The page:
This Is How to End a Long-Term Relationship (Even When It Sucks)

GETTY IMAGES/MARTIN-DM

GETTY IMAGES/MARTIN-DM

Have you ever had a friend tell you that it’s too hard for them to break up with their partner? The truth is that when it comes to ending a long-term relationship, sometimes it’s difficult to know how to handle it. Our bonds with serious partners can be very different from many other close relationships. When you've been with someone for a large part of your life, it might be hard to imagine your days without them—not to mention the changing dynamics of friendships or support from each other's families. But when your heart tells you it's time, it's okay to decide you're ready for a new chapter in your life.

We’re not going to downplay how hard it can be to part ways, but there’s no good reason to stay in a relationship that just isn't working. In the long run, it’s detrimental to your quest to find a partner you’re compatible with (if that’s your ultimate goal). Plus, being single again doesn't have to be scary: You may even find that exploring your life as an individual can help you get in touch with yourself. So instead of worrying about how to end a long-term relationship, let's put our fears to rest and determine how to break up while being fair to both parties.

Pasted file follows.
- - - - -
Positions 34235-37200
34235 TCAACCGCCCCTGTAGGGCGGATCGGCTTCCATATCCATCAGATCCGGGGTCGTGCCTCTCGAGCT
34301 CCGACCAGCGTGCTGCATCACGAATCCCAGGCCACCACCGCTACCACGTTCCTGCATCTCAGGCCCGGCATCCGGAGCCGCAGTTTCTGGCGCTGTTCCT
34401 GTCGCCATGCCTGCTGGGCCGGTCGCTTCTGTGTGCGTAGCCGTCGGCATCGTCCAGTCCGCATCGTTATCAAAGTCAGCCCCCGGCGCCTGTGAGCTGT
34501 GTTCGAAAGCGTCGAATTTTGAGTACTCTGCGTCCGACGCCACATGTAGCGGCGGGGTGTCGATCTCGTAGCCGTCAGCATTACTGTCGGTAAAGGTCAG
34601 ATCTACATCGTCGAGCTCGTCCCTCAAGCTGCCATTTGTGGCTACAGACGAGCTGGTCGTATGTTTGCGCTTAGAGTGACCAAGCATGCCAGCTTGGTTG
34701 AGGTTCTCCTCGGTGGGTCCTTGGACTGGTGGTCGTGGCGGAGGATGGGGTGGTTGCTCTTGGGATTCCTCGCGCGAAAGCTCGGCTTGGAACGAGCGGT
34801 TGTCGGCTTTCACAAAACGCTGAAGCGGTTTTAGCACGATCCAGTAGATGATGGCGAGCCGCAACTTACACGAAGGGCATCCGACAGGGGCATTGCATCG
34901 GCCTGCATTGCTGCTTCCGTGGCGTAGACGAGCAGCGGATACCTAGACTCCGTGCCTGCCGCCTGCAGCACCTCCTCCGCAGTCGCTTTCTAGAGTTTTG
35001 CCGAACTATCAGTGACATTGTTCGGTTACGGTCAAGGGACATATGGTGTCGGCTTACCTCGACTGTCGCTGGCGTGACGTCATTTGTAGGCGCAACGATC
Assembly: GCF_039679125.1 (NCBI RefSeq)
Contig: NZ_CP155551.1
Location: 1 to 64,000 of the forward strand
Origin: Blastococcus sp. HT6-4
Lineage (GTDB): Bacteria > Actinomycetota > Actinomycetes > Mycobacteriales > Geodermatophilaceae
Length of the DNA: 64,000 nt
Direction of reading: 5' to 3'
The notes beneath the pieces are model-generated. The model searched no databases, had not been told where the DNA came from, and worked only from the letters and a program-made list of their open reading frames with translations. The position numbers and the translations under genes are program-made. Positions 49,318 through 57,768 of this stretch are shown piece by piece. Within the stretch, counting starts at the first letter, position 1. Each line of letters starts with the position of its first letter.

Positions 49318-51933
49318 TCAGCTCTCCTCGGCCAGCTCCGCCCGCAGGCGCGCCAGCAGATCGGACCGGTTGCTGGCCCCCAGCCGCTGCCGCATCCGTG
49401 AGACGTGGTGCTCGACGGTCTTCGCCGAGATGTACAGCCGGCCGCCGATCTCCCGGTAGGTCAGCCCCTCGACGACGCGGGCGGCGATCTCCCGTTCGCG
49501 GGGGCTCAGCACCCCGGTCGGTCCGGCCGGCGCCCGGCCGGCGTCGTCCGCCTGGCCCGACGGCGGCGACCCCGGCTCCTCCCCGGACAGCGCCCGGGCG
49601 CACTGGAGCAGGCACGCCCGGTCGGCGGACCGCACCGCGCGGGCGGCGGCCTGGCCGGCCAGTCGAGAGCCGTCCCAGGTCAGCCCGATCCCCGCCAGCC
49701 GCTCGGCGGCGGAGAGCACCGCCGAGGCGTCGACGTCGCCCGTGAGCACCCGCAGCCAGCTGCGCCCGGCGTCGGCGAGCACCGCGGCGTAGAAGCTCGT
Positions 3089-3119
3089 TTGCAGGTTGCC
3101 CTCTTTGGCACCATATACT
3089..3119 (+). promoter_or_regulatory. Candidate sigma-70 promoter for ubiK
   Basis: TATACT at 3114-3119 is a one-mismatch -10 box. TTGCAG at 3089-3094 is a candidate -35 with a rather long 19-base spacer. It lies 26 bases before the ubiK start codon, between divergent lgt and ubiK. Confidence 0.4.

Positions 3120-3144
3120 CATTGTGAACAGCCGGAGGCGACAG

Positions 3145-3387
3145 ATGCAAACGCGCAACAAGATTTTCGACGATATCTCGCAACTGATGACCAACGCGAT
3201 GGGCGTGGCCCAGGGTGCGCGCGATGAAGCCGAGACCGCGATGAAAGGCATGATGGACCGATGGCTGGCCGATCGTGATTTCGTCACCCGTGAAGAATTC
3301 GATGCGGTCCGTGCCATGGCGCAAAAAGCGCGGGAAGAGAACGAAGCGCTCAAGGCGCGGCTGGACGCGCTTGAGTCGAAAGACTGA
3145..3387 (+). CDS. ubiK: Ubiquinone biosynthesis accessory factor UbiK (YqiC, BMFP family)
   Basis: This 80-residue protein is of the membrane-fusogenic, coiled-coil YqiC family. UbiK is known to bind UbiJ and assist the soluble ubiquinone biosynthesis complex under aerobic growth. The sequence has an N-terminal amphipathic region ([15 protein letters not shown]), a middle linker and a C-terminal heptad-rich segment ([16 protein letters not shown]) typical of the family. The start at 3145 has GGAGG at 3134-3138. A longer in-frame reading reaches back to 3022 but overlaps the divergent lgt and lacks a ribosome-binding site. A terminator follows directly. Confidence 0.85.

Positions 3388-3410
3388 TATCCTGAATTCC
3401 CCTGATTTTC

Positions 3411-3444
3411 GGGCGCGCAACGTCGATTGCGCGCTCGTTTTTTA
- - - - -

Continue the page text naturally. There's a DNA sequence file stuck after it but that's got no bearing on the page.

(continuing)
Below, read on to learn expert tips on the best ways to break up with someone you've dated for a long time.

Prepare Yourself

Once you're certain that you're ready to have the talk, it's important to prepare yourself for the breakup. You might be concerned about your partner's reaction, or how changing the face of your daily routine will affect your mental health. It's normal to worry about how ending a relationship will take a toll on your life.

"In planning to break up with someone, you’ll go through a fair amount of distress yourself. Depending on how long you've anticipated the breakup, you’ll likely experience some form of anxiety or dread as you look ahead to taking unpleasant steps," says psychologist Loren Soeiro, Ph.D., ABPP. Those unpleasant steps might seem impossible at first, but with a little preparation, you can do a lot to make the transition easier for both people.